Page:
In search of rel­e­vance

The Pak Banker - - 4EDITORIAL - Muham­mad Amir Rana

WHAT led the religious forces to keep their re­ac­tion to Mum­taz Qadri's hang­ing within bounds? Many be­lieve it was the re­strained me­dia cov­er­age of the fu­neral and news of the hang­ing. Oth­ers give credit to some religious lead­ers who did not en­cour­age vi­o­lent demon­stra­tions. The Na­tional Ac­tion Plan (NAP) too acted as a de­ter­rent.

But it's too early to say the anger has sub­sided. Apart from the role of a few religious schol­ars in de­fus­ing ten­sions, the religious forces still see an op­por­tu­nity in the hang­ing to ex­ploit religious sen­ti­ments for political pur­poses. They think this could help them re­main rel­e­vant in the coun­try's political and so­cial discourse which has started to ap­pear more mod­er­ate and pro­gres­sive. When­ever the state tried to cor­rect le­gal struc­tures re­lated to women and mi­nor­ity rights, religious cir­cles would start feel­ing marginalised, la­belling the at­tempts as acts of 'lib­er­al­i­sa­tion' meant to please the West.

This time other fac­tors have added to the religious cir­cles' anger in­clud­ing ac­tion against hate speech; the shrink­ing space for ul­tra-rad­i­cal voices in the main­stream Pak­istani me­dia; the prime min­is­ter's re­peated prom­ise for a pro­gres­sive state for all; Qadri's hang­ing; the pas­sage of the Pun­jab women pro­tec­tion bill; and the global achieve­ments of Pak­istani women such as Sharmeen Obaid-Chi­noy. The frus­tra­tion of th­ese cir­cles grows when they try to ex­plain that they nur­tured ex­trem­ism and sec­tar­i­an­ism with the con­sent and help of the state.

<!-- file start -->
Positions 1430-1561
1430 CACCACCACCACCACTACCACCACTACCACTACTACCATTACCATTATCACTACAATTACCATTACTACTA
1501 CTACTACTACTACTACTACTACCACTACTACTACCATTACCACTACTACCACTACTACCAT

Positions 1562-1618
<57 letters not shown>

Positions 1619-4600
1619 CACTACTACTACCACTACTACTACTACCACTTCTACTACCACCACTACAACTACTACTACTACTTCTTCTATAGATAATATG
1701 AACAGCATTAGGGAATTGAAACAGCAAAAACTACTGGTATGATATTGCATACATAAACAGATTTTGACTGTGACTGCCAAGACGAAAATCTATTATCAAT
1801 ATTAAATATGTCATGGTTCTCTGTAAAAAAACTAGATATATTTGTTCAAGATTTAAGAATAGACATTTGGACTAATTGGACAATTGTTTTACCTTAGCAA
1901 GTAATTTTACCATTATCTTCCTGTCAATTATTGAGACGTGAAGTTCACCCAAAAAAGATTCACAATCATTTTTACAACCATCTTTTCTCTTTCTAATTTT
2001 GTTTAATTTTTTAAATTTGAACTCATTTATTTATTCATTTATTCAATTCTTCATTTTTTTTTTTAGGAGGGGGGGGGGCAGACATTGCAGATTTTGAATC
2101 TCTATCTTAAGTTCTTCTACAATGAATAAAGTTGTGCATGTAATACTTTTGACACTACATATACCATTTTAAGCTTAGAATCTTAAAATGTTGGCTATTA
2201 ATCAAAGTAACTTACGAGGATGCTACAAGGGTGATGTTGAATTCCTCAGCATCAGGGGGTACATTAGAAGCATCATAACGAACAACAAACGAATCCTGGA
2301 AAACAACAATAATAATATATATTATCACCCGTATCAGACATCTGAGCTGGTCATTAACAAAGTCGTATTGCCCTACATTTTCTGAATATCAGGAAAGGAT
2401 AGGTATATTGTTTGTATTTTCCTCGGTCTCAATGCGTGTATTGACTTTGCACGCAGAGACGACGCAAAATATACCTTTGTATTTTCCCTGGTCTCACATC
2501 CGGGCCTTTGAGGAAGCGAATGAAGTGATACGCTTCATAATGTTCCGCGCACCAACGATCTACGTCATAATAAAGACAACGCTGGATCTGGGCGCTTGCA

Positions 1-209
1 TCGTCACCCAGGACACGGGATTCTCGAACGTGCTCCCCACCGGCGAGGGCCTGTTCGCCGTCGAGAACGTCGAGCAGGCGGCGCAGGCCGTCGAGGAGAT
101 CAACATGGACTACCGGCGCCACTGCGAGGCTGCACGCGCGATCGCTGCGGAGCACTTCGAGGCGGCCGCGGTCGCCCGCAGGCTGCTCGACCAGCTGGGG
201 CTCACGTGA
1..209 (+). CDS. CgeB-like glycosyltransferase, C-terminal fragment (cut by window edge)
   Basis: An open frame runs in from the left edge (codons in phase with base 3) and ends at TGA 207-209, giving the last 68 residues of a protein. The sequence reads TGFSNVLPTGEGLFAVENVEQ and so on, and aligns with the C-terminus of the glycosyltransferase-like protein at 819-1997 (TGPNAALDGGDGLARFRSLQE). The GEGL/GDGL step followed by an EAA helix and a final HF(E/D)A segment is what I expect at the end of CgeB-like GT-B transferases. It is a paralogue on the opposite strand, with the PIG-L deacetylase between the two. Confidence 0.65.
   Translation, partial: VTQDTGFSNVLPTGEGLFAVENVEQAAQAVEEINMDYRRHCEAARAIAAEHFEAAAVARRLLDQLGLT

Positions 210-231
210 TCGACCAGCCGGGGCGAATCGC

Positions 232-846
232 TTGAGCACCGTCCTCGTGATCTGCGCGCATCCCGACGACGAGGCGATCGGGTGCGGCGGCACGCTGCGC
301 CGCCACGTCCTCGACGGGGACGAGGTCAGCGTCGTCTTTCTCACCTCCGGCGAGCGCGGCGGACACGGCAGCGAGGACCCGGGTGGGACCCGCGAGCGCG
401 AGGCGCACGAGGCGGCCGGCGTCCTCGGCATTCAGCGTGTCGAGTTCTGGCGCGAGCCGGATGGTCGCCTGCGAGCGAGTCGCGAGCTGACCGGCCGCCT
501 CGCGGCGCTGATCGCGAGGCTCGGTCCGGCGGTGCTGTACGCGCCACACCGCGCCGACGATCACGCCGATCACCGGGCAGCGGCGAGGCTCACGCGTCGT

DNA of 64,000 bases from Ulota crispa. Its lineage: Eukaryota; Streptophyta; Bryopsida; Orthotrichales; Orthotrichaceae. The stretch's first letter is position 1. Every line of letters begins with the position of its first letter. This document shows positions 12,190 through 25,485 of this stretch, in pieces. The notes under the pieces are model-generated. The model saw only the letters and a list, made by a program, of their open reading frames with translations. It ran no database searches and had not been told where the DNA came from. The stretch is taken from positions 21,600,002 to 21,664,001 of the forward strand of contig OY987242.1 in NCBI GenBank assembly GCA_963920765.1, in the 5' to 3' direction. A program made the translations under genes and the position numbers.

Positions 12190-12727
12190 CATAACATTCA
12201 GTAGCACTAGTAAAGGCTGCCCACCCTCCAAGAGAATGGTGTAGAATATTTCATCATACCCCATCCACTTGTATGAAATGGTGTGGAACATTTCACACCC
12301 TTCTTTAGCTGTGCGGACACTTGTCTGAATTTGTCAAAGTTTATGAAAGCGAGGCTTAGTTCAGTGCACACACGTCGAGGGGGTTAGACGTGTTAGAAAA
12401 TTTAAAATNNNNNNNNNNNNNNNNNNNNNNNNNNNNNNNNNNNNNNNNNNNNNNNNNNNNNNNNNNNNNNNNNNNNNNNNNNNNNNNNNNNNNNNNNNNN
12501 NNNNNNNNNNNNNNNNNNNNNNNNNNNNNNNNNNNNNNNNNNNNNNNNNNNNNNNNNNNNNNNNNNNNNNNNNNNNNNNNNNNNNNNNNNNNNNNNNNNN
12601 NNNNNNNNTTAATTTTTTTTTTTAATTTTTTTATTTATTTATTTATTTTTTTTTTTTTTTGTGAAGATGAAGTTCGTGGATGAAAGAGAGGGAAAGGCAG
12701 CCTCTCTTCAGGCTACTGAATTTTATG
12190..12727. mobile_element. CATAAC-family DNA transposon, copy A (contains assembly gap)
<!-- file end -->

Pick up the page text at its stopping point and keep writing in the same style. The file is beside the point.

Im­por­tantly, religious pol­i­tics sur­vives on con­tin­u­ous so­cial ac­tivism, which keeps work­ers of religious political par­ties ac­tive and their sup­port bases in­tact. Is­sues linked to re­li­gion or re­gional and in­ter­na­tional pol­i­tics ap­pear worth­while to religious-political par­ties. They try to be ac­tive on other is­sues of pub­lic im­por­tance as well but may not get much of a pub­lic re­sponse. For in­stance, the Ja­maat-i-Is­lami re­cently launched an anti-cor­rup­tion cam­paign but failed to ac­ti­vate even its hard-core sup­port base. How­ever, when its chief de­clared Mum­taz Qadri a martyr, the party work­ers and sup­port­ers sud­denly came alive.